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Sask. acquires Johnson & Johnson COVID-19 doses for unvaxxed residents

Saskatchewan has received a limited amount of one-dose Johnson & Johnson vaccines for residents who have yet to be immunized.
Saskatchewan residents who have not yet been vaccinated against COVID-19 can now seek the one-dose Johnson & Johnson vaccine, beginning Wednesday.

REGINA — Saskatchewan public health has received an allocation of one-dose Janssen vaccines against COVID-19 from Johnson & Johnson, set to become available this week.

Saskatchewan will be receiving a total of 2,500 doses of the Johnson & Johnson vaccine, to begin delivery on a first-come basis through walk-in clinics on Nov. 17. 

Due to the limited quantity, no appointments for the one-dose vaccine will be available, said the Saskatchewan Health Authority, and the Johnson & Johnson doses will only be available to individuals over 18 years old who have not yet received a first dose of any other vaccine.

This means Johnson & Johnson is currently not available as a booster or third dose option for residents. Those who are vaccinated with a Johnson & Johnson dose will be eligible for a booster in two months following their immunization, at which time an mRNA vaccine will be made available to them.

Johnson & Johnson doses will be distributed to clinics in Regina, Saskatoon, Estevan, Prince Albert, Melfort, Swift Current, North Battleford and Lloydminster only. Delivery of vaccines to these clinics will rely on weather, said the SHA, and more clinic locations are planned for the future pending supply confirmation.

Chief medical health officer Dr. Saqib Shahab said public health experts chose to seek the specific vaccine partially because it is easier to distribute than more temperature-sensitive doses, but also to encourage those hesitant to receive mRNA vaccines to be immunized.

“We did hear from a few people that they would prefer getting the single dose Johnson & Johnson vaccine, so [we] obtained limited supplies,” said Shahab.

Saskatchewan is currently reporting 80 per cent of eligible residents are considered fully vaccinated in the province. 

Shahab has said that he hopes to see that rate continue to climb, ideally to 90 per cent or more for optimum protection against the virus across the province.

“I think this [Johnson & Johnson vaccine] will fill a specific need of some individuals who are holding out,” said Shahab. “And I would encourage the small number of people who are waiting for this to take advantage.”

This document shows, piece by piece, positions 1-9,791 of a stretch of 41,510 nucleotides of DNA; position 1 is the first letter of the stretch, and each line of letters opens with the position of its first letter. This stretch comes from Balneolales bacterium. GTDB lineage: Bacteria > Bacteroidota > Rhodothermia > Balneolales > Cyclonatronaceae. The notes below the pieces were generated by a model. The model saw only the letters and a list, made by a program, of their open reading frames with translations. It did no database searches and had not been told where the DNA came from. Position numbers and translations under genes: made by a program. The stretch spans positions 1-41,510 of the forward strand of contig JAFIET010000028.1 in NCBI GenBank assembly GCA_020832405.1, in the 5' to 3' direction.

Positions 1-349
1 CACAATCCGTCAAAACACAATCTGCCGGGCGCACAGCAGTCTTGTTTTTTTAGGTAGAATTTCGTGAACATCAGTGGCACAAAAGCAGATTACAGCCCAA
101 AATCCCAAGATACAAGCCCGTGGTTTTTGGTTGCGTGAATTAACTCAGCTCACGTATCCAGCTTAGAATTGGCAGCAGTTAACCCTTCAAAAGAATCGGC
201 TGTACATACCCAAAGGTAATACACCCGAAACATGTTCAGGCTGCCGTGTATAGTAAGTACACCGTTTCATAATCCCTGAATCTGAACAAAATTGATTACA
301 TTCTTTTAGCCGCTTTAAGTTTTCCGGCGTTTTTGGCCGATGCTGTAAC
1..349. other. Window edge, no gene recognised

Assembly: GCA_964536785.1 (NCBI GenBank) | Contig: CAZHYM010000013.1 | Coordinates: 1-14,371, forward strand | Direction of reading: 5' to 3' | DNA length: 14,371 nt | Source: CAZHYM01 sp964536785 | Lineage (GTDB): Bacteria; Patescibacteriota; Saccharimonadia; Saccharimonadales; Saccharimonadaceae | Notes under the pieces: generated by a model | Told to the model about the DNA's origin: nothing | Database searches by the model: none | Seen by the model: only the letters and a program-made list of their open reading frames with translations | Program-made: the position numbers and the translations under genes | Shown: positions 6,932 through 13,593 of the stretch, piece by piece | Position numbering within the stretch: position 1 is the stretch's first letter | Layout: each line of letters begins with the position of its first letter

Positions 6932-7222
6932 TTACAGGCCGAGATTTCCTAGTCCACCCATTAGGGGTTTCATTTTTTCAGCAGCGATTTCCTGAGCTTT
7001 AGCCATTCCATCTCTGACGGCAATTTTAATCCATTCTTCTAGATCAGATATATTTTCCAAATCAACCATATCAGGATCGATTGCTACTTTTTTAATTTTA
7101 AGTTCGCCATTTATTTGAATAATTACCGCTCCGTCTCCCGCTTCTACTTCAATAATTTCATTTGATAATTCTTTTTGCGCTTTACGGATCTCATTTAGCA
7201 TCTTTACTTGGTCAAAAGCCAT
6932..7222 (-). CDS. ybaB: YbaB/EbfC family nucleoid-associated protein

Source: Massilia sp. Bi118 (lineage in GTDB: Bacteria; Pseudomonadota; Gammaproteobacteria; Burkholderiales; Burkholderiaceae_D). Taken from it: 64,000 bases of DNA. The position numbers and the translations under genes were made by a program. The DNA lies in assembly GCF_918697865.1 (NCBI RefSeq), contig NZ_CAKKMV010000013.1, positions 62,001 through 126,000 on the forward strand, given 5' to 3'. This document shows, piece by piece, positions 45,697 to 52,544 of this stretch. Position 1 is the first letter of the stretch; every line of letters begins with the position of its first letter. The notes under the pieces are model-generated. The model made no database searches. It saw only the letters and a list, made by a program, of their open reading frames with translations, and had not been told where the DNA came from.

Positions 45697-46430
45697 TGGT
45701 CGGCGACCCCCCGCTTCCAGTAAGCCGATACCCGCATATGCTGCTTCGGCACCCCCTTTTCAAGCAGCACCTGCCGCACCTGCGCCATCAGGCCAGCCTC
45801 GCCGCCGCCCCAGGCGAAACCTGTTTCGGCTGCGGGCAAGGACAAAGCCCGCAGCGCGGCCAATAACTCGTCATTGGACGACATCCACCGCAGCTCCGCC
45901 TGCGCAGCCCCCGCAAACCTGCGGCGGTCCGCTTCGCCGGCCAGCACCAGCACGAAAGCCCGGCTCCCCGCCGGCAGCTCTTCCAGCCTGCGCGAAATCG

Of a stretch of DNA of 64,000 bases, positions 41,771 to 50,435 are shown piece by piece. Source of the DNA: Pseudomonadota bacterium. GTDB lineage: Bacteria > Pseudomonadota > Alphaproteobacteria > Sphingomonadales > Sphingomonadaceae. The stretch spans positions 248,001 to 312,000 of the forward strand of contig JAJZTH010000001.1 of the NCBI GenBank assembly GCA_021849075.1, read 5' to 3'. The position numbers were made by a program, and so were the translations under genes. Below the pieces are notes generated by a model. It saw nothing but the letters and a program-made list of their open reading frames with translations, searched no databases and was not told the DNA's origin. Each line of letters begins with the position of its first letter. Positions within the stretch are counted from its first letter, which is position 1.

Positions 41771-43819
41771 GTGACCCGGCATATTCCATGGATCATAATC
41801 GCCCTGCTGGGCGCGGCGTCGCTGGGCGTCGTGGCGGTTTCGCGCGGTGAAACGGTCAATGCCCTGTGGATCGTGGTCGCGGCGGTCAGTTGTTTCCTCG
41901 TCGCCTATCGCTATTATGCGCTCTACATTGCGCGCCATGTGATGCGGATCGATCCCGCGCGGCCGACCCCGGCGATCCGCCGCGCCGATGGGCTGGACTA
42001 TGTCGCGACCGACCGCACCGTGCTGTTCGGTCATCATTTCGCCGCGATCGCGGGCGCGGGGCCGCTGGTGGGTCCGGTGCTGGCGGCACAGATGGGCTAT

The Johnson & Johnson vaccine differs from the Moderna and Pfizer mRNA vaccines in that it is a viral vector vaccine, which uses a modified virus similar to COVID-19 to generate an immune response. It’s also a one-dose immunization, opposed to the two-dose system of other vaccines currently offered in Saskatchewan.

Side effects linked to the Johnson & Johnson vaccine are similar to other vaccines, as is the efficacy rate, said the Saskatchewan Health Authority.

The vaccine was briefly pulled from use in the United States earlier this year, upon recommendation from the FDA and the Centre for Disease Control, after cases of rare blood-clotting were linked to the shot as a side effect.

But Shahab said that public health does not have safety concerns about delivering the vaccine to residents, as those side effects have been effectively analyzed since.

“After review, Janssen continued to be given in the U.S. and many other countries in the world,” said Shahab. 

He added that the Johnson & Johnson vaccine has been approved in Canada for some time, but was not procured earlier because supplies of AstraZeneca, Moderna and Pfizer vaccines were enough to meet delivery needs.

Shahab also said that medical health officers are continuing to work with communities still reporting low vaccination rates, to address possible hesitancies and encourage uptake.

“Overall uptake is great, but there are pockets of communities that have a lower vaccine uptake, and it may be more than just individual hesitancy,” said Shahab. “I am working with colleagues to bring further success stories and further incentives to the table.”

Public health is also still awaiting word from Health Canada on the approval of the Pfizer youth vaccine, for children aged 5-11 years old, expected sometime in November.

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